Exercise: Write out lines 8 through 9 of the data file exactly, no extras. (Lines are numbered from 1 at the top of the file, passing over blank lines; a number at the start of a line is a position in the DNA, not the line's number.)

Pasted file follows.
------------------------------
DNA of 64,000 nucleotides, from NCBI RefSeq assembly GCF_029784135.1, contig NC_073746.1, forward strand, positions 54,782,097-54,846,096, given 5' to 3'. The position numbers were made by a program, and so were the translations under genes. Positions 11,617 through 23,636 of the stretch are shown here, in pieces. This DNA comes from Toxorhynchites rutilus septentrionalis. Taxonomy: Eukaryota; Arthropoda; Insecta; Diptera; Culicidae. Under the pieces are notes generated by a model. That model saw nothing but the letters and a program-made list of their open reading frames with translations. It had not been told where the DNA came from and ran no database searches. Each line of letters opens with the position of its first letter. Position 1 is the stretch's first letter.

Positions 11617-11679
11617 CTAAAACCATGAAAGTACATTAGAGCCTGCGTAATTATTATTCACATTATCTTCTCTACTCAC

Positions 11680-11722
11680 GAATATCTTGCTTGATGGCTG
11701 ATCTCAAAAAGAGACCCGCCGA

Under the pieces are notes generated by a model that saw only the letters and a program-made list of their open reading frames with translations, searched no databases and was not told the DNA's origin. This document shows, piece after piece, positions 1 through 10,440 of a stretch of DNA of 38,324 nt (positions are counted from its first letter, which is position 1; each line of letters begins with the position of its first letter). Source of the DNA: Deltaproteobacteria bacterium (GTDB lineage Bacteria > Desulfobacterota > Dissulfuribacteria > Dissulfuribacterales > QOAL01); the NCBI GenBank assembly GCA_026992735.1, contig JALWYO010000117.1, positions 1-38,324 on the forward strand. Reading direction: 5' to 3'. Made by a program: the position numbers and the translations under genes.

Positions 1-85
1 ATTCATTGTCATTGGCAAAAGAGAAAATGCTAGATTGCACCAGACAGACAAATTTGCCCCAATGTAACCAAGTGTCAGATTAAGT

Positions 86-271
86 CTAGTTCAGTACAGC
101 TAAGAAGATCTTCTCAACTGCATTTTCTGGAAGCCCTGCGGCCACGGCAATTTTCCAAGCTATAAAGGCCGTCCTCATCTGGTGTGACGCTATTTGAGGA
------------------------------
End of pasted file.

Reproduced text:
Positions 1-85
1 ATTCATTGTCATTGGCAAAAGAGAAAATGCTAGATTGCACCAGACAGACAAATTTGCCCCAATGTAACCAAGTGTCAGATTAAGT